Every year, around 143,000 pedestrians are injured or killed in collisions in the US. In fact, one pedestrian dies from a crash every 88 minutes.
Unfortunately, many of these injuries and fatalities happen because pedestrians aren’t taking precautions. Yes, drivers are legally responsible for watching for you and giving you the right of way under most circumstances. Still, that doesn’t help you when your life is on the line. Instead of hoping the drivers around you will do the right thing.
Use these pedestrian safety tips to protect yourself
1. Make Yourself Seen at Crosswalks
When it comes to crossing a street, you don’t get extra points for being stealthy. You want every driver on the road to be able to see you clearly.
There are several precautions you can take to make that possible. First, if you have the option of using multiple crosswalks, choose those that are well-lit when you’re walking at night.
You can go the extra mile and carry a flashlight to make yourself more visible too. Be careful not to shine it toward drivers, though.
Another strategy is to make sure you aren’t standing behind anything that would block drivers from seeing you. If there are parked cars, tall bushes, or other sight-blockers near the crosswalk, stand clear before you cross.
Finally, when possible, make eye contact with drivers so you know that they see you. Be especially cautious of drivers who may be turning right on red. They might be too busy looking for traffic, overlooking the crosswalk entirely.
2. Never Make Assumptions
We all know how the road is supposed to work and what rules drivers should be following. It’s never safe to assume that drivers will follow through, though.
Let’s say you’re waiting at an intersection and the light changes, giving you the right of way. You see drivers approaching the light that has just turned red.
Don’t assume those drivers will stop at the red light. Wait to cross until the cars have stopped.
3. Keep Your Senses Clear
While walking, it’s critical to be aware of your surroundings. Your vision, hearing, and other senses can warn you about approaching traffic and other potential dangers.
Avoid walking while listening to music with headphones. At the most, you should have your music in one earphone while leaving the other ear open to listen for warnings.
It’s also important not to walk while you are impaired by drugs or alcohol, especially if you are too intoxicated to reliably keep your balance.
Finally, it’s safer to wear sunglasses during the daytime so the bright sun doesn’t block your vision. At the same time, make sure the sunglasses aren’t so dark that they impede your vision instead.
4. Keep Your Eyes Off Your Phone
Everyone knows that texting while driving is dangerous. Texting while walking isn’t much better, though.
As this pedestrian accident lawyer notes, more and more people are texting or otherwise using their phones while walking. This stops you from seeing and paying attention to your surroundings. It’s easy to walk out into dangerous traffic when you’re focused on your phone.
If you must use your phone during your walk, step to the side of the sidewalk and stop while you send your text. Or, simply make your walk a phone-free time and enjoy the break from your daily stress.
5. Find Your Place
Walking in the right place is a critical way to stay safe as a pedestrian. Above all, any time there are sidewalks, stay on the sidewalks. Try to design your route so that there are sidewalks available for as much of your walk as possible.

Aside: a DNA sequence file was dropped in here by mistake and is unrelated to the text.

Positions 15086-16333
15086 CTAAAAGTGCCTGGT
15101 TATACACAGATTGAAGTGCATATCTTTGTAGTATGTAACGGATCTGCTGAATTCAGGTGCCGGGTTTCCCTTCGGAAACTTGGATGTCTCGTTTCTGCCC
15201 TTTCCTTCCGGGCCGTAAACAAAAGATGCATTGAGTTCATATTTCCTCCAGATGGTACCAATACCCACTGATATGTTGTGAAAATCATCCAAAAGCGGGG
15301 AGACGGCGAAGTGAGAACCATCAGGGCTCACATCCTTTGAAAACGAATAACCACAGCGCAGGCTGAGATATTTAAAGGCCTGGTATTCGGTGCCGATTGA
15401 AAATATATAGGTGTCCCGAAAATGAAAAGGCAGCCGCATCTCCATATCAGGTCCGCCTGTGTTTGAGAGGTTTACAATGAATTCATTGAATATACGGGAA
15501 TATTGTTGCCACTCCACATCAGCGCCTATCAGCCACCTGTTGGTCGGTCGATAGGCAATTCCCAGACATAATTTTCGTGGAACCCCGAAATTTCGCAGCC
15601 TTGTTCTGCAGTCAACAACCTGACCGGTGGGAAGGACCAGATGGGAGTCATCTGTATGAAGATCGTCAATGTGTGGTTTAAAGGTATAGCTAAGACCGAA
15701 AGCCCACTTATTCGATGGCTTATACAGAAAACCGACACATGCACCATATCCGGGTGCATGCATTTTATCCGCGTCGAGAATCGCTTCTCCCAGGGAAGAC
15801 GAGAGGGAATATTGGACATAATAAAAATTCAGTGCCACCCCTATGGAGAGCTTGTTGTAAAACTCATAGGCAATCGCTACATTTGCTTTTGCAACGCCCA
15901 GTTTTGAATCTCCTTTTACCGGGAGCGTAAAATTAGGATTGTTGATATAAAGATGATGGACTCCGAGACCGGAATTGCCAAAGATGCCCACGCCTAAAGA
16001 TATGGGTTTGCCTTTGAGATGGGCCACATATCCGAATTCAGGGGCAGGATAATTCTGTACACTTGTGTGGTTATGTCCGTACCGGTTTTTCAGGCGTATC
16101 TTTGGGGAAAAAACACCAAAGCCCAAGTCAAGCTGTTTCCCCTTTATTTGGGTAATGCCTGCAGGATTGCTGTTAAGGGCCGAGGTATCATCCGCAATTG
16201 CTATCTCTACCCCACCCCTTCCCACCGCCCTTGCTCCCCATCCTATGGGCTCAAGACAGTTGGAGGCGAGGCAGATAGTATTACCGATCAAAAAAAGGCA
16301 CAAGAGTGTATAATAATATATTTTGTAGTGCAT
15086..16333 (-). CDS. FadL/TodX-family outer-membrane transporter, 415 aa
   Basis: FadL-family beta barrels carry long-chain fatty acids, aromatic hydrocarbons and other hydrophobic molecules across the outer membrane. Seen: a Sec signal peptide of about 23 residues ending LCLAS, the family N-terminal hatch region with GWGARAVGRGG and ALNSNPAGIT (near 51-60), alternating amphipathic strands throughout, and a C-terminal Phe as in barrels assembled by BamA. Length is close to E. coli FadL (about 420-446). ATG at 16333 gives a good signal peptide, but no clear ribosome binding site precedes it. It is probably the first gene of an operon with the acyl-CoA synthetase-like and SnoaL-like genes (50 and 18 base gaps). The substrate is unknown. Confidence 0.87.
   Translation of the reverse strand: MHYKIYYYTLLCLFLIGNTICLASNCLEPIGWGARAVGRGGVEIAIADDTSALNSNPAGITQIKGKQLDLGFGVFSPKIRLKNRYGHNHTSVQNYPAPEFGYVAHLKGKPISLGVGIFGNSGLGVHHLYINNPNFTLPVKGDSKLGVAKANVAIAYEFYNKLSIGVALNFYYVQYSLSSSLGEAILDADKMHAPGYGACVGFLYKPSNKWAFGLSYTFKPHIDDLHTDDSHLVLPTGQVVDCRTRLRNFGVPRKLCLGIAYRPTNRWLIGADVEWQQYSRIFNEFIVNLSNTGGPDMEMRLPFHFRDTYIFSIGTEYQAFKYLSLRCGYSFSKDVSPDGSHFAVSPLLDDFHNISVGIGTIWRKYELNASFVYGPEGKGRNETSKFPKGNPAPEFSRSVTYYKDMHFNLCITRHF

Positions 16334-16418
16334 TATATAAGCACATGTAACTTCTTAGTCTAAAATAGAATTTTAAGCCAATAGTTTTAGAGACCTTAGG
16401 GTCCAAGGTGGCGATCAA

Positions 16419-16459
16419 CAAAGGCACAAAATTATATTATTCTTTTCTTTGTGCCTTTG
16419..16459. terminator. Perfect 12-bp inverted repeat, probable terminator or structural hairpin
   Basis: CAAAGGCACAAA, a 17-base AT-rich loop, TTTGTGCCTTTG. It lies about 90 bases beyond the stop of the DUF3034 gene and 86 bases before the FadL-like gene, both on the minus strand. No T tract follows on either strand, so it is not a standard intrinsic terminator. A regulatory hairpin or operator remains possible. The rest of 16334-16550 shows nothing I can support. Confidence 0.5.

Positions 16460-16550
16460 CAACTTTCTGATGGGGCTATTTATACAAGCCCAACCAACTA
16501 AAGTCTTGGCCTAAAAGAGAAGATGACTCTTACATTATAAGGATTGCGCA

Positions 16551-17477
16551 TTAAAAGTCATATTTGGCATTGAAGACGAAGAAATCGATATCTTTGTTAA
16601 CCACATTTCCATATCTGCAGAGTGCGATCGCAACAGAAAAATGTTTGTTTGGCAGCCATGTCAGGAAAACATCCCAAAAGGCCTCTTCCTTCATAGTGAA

At times when there is no sidewalk, walk on the left side of the street so you’re facing traffic. This makes you easier to see. Stick to the outside edge of the road as well so it’s easier for vehicles to pass you.
6. Be Cautious of Parking Lots
Walking through or past a parking lot is a high-risk moment for a pedestrian. Drivers are looking for parking spots or looking to make sure this is the right destination. They’re more distracted and may not watch for pedestrians.
If you’re walking on the sidewalk and passing a parking lot, be especially aware of the drivers around you. Look for the drivers that appear to be turning into or out of the lot and make eye contact to ensure that they see you.
When you’re walking through a parking lot at night, stick to the best-lit area of the parking lot. Be aware of which parked cars are running because they may start pulling out at any time.
7. Use Caution Passing Alleyways
Walking past a parking lot is risky because drivers may not be paying attention. Walking past an alley is even worse, though, because the buildings prevent drivers from seeing you, even if they’re paying attention.
While drivers should approach the end of the alley with caution, you can take extra care for yourself too. Stop at the edge of the alley and look to see if there are any drivers. Make eye contact with them if possible, but if you can’t, wait for them to either stop or pass.
8. Be a Fairweather Pedestrian
Poor weather like rain or fog makes every aspect of a trip more dangerous. Drivers may have poor visibility because of the weather, or they may be preoccupied. They might also have trouble stopping if they don’t see you right away.
Whenever possible, avoid walking when the weather is poor. If you must walk, wear brightly colored clothing and be especially vigilant about the other safety tips. You might want to rush to get out of the rain sooner, but it isn’t worth losing your life.
Knowing Your Top Pedestrian Safety Tips
For some pedestrians, there is comfort in knowing that it is often a driver’s responsibility to watch for them, not the other way around. In reality, though, this only matters when it comes to the legal case after the crash. The best way to protect yourself is be proactive and follow the pedestrian safety tips above.
For more safety tips to use in your daily life, check out more articles on our blog.